• Timing. In most cases, producers determine when their milk can be picked up by their milking schedule. Haulers cannot pick up milk mid-milking. Additionally, farms milking 3X a day may not have storage capacity for all three milkings, so the hauler must plan accordingly.

As the pickup time window narrows, the cost to the hauler generally increases, because haulers may must alter schedules to meet the individual requests. This may mean bypassing the farm at a time when it would be most efficient for the hauler, coming back later in a route. Flexibility and sufficient on-farm storage capacity are crucial to making hauler routes the most cost effective as possible.

Providing tanker accessibility and matching on-farm storage capacity to tanker size can improve hauling efficiencies.

Farm accessibility. Not all farms can accommodate a tractor trailer, forcing a hauler to pick up milk with a straight truck, which is two-thirds the size. Smaller trucks mean more fuel, more drivers and more resources.

Investing in appropriately designed areas for tractor trailers will allow fewer trucks to pick up the same amount of milk in a shorter amount of time, eliminating costs in the system. Additionally, federal and state regulations, safety and time come into play when truck drivers cannot turn around in the farm driveway and must back onto the property.

Hauler efficiencies

On the hauler side, efficiencies are driven by equipment utilization. Equipment is a fixed cost. Ideally, the equipment would be used 24 hours a day, seven days a week and 365 days a year to use the least amount of equipment to pick up milk. Haulers, however, are limited to farm pick-up hours and accessibility, processing facility receiving hours, and driver availability to working the third shift.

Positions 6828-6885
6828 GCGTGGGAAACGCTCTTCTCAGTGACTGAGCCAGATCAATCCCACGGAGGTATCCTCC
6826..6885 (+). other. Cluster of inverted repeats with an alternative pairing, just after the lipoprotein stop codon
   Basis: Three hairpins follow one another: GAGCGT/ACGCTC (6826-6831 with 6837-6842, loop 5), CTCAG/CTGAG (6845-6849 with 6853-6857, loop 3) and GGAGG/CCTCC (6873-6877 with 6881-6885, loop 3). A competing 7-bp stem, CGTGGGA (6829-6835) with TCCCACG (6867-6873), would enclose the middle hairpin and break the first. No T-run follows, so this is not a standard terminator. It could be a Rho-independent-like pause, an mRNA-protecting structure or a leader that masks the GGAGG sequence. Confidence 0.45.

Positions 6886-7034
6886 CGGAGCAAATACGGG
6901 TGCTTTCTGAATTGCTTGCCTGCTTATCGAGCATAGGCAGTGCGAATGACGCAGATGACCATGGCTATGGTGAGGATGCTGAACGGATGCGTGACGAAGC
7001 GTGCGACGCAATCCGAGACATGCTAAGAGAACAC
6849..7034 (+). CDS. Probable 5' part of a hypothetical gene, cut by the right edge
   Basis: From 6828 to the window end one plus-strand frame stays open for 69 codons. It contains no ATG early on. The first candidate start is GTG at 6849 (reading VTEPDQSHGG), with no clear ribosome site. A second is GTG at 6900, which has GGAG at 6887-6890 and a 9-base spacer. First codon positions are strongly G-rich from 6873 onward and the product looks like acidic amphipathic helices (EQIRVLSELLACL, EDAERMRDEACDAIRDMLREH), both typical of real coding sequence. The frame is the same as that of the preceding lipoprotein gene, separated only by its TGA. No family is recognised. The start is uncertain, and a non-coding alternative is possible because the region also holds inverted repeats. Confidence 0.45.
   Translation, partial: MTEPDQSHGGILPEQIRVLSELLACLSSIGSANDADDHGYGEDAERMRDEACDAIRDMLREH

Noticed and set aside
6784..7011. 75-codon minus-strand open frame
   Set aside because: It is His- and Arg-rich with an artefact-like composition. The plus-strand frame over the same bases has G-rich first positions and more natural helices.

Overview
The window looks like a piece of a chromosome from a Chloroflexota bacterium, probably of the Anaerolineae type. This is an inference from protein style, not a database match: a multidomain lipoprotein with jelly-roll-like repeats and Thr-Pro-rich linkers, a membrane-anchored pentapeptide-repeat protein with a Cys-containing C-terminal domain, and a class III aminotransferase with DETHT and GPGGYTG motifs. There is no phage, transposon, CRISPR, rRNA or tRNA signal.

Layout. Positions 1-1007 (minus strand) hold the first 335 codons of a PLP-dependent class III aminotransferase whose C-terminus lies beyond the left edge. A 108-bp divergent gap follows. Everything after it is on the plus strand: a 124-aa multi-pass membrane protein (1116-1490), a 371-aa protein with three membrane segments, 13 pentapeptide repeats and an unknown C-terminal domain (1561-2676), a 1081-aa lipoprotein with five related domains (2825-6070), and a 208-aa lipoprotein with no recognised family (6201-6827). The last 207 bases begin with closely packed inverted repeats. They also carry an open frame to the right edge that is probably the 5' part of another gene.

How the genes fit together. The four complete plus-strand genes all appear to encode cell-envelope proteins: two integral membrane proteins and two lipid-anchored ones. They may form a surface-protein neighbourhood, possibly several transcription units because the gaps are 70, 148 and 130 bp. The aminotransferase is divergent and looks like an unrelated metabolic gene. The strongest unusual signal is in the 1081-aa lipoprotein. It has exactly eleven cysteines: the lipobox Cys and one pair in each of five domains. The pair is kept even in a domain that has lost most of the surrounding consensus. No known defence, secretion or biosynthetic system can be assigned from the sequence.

With these limitations, there are other areas to save costs and drive efficiencies. Investments can be made in larger hoses. However, bigger hoses are heavier, making pickups harder on drivers. Farms also may not have adequate access points to accommodate a larger hose.

Technology has given haulers ways to drive costs down. One area is the development of tools to reduce fuel costs. There are now global positioning system (GPS) tracking and truck engine diagnostic systems available to monitor truck speed, braking habits and idle time, with the goal to increase miles traveled per gallon of fuel. Haulers can use monetary incentives to reduce driver speeds and minimize hard braking and idle time, saving fuel and fuel emissions, as well as maintenance costs.

Technology has also given the industry means to minimize the number of miles traveled through optimization programs for both farm load assembly and processing plant destination selection. These programs are designed to come up with the best assembly decisions and routes based on a number of parameters, including plant receiving schedules, farm pick-up times, types of milk, weight restrictions on roads and highways, differential zones, etc. Analysis has shown these programs can save up to 5¢/cwt.

Handheld units allow producer information and load weights to be transferred immediately to marketing organizations and processing plants. This instantaneous information decreases time spent keying data on an administrative level, and increases accuracy.